PLAINFIELD, NJ - The Drake House Museum will host Hillsborough author Rikki Lynn Hauss, who will be signing copies of her book "The Duchess of South Somerville," a chronicle of the life and times of of billionaire heiress Doris Duke, the expansive 2,300-acre Duke Farms and the controversy surrounding demolition of the 67,000 square-foot estate on the property last year.
Hauss will be at the Drake House Museum, 602 West Front St. at 2 p.m. April 23.
Hauss,who graduated Hillsborough High School in 2012, wrote “The Duchess of South Somerville” following her experience as a member of The Demolition of Residence is Senseless (DORIS) Group in their effort to preserve the legacy of Doris Duke “the richest girl in the world.” “The Duchess of South Somerville” pays homage to the cosmopolitan philanthropist, her estate, and her property in Hillsborough, NJ: Duke Farms.
The book also includes reminisces from people who worked for Duke on the estate, and people who lived on the property.
She was the only child of American tobacco baron James Duke; she used her vast inheritance to contribute to society as an entrepreneur and philanthropist. Duke created centers of art and culture including Duke Farms, which fronts on Route 206 south in Hillsborough and Shangri La in Honolulu, Hawaii. She also established the Newport Restoration Foundation.
During and after World War II, Duke reported from various cities in war-torn Europe, and many times she offered her estates in New Jersey and Hawaii to veterans causes. When she died in 1993, a charitable foundation was formed to continue her philanthropy by awarding grants to the arts and artists.
DORIS, a grassroots group, was created to protect and preserve the cultural heritage left by Duke in Hillsborough.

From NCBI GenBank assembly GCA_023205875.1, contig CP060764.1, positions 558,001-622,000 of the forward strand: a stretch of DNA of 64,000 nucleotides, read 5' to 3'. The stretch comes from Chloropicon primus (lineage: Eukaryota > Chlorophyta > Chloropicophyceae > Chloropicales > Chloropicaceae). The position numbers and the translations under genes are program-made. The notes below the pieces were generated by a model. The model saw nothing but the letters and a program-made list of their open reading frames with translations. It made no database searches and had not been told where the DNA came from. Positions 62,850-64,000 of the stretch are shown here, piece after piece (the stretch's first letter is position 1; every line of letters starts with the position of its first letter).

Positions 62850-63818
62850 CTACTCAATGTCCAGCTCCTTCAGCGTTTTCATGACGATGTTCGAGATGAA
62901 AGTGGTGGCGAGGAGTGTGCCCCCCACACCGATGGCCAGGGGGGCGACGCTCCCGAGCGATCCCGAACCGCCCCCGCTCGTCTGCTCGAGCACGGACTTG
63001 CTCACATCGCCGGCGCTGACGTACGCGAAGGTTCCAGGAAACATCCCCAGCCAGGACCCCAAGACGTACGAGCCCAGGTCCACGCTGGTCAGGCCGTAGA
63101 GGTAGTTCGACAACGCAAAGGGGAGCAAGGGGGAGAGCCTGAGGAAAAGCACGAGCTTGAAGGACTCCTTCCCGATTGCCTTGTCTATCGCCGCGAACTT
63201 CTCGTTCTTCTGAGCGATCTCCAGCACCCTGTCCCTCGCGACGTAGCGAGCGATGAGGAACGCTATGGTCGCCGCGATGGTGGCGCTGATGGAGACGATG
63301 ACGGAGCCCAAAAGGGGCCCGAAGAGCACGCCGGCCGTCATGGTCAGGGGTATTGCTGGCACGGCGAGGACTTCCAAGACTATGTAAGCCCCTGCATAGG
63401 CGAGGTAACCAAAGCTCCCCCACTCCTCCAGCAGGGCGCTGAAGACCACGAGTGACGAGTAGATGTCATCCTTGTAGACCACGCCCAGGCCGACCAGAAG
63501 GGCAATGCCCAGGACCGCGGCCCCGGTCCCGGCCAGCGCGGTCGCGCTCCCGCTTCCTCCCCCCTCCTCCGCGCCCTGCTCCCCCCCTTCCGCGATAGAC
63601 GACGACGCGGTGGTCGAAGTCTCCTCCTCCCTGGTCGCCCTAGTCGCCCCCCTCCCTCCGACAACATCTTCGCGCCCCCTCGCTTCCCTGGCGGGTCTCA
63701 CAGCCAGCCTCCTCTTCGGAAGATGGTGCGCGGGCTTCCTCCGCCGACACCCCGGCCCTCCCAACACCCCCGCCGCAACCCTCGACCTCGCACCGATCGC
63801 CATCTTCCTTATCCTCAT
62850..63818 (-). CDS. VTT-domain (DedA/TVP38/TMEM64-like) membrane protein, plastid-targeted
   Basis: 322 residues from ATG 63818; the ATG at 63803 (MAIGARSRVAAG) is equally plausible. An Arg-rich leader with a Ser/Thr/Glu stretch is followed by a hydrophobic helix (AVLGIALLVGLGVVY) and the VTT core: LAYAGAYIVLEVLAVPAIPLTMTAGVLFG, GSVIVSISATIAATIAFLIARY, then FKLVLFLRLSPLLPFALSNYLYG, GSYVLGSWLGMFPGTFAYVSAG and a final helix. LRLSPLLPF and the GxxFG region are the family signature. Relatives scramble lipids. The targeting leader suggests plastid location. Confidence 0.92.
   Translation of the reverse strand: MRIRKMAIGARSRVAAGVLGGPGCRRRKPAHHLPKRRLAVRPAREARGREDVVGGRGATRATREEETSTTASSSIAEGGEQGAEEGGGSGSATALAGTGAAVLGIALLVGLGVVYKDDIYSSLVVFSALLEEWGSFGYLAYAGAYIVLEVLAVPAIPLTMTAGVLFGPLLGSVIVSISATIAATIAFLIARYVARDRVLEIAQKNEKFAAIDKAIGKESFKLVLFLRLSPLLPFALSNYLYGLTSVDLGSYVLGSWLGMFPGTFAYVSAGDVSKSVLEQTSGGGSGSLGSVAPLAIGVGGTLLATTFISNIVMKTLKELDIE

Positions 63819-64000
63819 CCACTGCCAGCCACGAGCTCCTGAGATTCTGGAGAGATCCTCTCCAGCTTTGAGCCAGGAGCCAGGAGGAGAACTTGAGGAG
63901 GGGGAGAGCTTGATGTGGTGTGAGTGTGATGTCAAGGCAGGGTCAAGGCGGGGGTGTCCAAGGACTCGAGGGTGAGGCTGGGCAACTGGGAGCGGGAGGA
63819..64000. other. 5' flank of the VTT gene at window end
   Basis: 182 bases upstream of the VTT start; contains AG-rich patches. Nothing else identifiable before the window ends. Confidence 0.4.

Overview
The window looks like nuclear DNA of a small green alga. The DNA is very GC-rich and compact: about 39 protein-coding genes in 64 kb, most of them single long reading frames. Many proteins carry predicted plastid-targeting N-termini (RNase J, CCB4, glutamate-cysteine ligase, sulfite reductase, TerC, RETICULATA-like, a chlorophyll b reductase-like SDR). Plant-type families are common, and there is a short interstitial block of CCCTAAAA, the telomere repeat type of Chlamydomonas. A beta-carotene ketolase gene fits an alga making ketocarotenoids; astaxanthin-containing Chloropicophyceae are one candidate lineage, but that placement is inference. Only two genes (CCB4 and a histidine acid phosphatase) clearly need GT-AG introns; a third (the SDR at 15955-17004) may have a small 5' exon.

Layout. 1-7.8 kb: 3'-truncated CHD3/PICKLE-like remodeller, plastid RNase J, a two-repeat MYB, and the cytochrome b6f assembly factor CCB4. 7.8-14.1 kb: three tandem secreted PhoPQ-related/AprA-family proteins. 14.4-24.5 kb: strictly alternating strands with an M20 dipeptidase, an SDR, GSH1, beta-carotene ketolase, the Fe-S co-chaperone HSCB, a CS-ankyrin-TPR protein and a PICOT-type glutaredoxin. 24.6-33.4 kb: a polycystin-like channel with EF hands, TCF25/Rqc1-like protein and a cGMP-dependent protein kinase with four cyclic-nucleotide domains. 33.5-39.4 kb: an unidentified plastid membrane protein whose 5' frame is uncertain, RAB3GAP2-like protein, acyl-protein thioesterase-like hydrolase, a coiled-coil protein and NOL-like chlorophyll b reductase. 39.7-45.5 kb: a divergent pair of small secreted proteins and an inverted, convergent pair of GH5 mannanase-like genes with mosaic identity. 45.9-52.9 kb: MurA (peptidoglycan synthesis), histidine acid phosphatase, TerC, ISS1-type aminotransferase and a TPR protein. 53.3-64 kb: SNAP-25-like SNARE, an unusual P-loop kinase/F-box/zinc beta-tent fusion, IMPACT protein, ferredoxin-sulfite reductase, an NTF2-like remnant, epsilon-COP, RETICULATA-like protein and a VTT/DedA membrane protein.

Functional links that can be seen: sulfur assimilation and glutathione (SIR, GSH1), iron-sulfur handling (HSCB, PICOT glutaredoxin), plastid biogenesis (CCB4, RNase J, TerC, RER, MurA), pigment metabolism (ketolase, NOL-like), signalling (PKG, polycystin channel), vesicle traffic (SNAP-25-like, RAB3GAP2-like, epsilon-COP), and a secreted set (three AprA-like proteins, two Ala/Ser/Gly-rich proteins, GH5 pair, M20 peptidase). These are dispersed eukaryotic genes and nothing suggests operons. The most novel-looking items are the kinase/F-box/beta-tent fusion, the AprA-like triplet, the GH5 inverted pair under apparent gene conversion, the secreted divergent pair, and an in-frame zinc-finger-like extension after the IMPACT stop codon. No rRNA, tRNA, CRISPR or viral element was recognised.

“Ms. Hauss’ book recounts the efforts of local citizen volunteers who tried to save Ms. Duke’s favorite residence from demolition. Ms. Hauss was the youngest member of DORIS, and her book describes the efforts undertaken for the sake of preservation,” said Nancy Piwowar, president of the Historical Society of Plainfield.
Copies of the 179-page book will be available for $22.
This program is made possible by the Historical Society of Plainfield/Drake House Museum. Seating is limited and is on a first-come first-serve basis. Light refreshments will be served. Donations are appreciated.
It was at the Drake House that George Washington consulted with his officers during and after the Battle of Short Hills fought over the entire Plainﬁeld area on June 25-27, 1777. On permanent display at the Drake House Museum are three Colonial era rooms--the kitchen, the Queen Anne dining room, and the Washington bedroom. The parlor and the Harberger Library are interpreted as period Victorian rooms.
The Drake House Museum also displays two large paintings by noted Civil War painter Julian Scott, a Plainfield resident and a Medal of Honor recipient. The Drake House is designated a National and New Jersey Historic Site.
Onsite parking is available. For directions and more information about the Drake House and the Historical Society of Plainfield, visit www.drakehouseplainfieldnj.org.